boyntonstu wrote:Assume that they are identical in performance.
the question. Are they?
What else would you consider before choosing?
Let's be honest - I wouldn't normally choose to build a coaxial.
I do quite like the ability to swap barrel lengths practically and don't need the space saving of a coaxial. Still, NONE of that is related to actual ballistic performance.
I believe that a barrel sealing piston is smaller, lighter, and easier to make than a coaxial piston.
...um, no. A barrel sealing needs the extra length to extend over the chamber port to the sealing face, and a coaxial piston doesn't.
A coaxial piston can inherently be lighter and smaller than a barrel sealing piston.
In addition, I would prefer to be behind the breech than in front of the muzzle.
While a reasonable point about muzzle loading, if you're working on a load before pressurisation sequence, there's no extra danger to the user.
Given the not unknown possibility for sealing faces to detach from the piston*, pressurizing before loading is a potential danger even with a barrel-sealing breech-loader.*Not to mention that compressed air at the kind of velocity it leaves a valve is not exactly safe either!
Anyway, coaxials CAN be breech-loaded, they just aren't normally built that way.
I've got a set of plans for a piston valve coaxial which can be breech-loaded. haven't really much drive to build it, but it would certainly work if I did.
Gippeto wrote:Stu did a tee piston and Rag did a co-ax with equal properties....review to find the answer to your question.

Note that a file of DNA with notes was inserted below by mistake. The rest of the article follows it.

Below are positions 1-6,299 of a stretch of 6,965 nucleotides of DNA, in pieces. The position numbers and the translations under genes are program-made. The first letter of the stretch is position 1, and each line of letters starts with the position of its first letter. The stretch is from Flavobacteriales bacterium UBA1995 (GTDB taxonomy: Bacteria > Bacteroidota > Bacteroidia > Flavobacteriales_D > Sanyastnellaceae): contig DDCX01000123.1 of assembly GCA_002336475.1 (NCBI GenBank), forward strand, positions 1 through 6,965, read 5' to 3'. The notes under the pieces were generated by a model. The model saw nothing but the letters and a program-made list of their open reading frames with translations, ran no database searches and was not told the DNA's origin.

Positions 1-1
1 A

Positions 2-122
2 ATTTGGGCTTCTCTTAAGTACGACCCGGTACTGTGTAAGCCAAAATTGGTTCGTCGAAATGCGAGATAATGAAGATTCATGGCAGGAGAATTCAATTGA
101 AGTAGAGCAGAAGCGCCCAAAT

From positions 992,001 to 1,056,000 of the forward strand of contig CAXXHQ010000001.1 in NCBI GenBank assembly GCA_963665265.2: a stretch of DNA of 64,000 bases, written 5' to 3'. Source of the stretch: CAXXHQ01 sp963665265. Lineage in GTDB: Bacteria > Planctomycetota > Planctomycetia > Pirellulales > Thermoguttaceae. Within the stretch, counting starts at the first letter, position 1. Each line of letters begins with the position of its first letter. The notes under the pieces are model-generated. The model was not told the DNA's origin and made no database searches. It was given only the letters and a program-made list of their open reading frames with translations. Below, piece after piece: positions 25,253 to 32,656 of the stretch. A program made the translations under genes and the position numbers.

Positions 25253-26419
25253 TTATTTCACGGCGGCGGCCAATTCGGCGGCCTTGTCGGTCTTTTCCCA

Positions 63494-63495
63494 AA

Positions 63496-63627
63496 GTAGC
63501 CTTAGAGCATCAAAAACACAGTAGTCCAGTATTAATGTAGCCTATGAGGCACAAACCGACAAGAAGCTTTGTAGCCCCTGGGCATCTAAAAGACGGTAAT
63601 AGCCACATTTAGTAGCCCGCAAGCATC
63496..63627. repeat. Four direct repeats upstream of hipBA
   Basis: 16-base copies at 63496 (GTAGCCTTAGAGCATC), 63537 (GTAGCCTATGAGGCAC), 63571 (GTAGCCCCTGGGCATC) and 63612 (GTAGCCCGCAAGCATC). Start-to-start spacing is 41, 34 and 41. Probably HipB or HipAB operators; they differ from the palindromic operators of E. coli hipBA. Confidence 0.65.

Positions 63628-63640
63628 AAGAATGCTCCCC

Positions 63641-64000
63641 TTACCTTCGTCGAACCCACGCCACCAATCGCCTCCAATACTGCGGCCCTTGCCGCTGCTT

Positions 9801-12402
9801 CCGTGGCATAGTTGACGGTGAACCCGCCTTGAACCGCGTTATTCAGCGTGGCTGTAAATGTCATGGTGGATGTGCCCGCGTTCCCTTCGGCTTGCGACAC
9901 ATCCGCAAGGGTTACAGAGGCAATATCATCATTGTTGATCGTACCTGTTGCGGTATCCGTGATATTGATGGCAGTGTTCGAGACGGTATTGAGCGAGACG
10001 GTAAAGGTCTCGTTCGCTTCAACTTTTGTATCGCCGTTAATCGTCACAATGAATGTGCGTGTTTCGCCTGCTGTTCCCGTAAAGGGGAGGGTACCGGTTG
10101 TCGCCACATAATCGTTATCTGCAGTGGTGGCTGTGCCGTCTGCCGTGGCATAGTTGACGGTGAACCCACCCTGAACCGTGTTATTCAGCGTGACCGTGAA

Bear in mind, those are simulated with rough parameters. I don't have the potential to generate flow coefficients in a heartbeat.
Also, as I have already said, the Trom-Boyn is inherently hindered by its sub-calibre valve.
My point was more to demonstrate that the Trom-Boyn wasn't a sterling example of a barrel sealer and that coaxials weren't automatically hindered by their design.
What I have done doesn't prove anything of how a well design coaxial and a well designed barrel sealer would compare to one another. My guess is the difference is pretty insignificant.
tghhs wrote:I also believe that this would create a more laminar flow for the air.
Depends. While it improves valve-to-barrel flow, it will inhibit chamber-to-valve flow.
While normally, V-2-B flow is the more limited, and thus worth trading C-2-V flow for, you will need to bear in mind that there is a point where taking it too far will start to undo the gains accrued.